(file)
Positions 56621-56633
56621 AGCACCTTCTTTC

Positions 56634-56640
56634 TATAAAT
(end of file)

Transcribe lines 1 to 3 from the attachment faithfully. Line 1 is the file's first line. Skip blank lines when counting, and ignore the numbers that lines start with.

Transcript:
Positions 56621-56633
56621 AGCACCTTCTTTC

Positions 56634-56640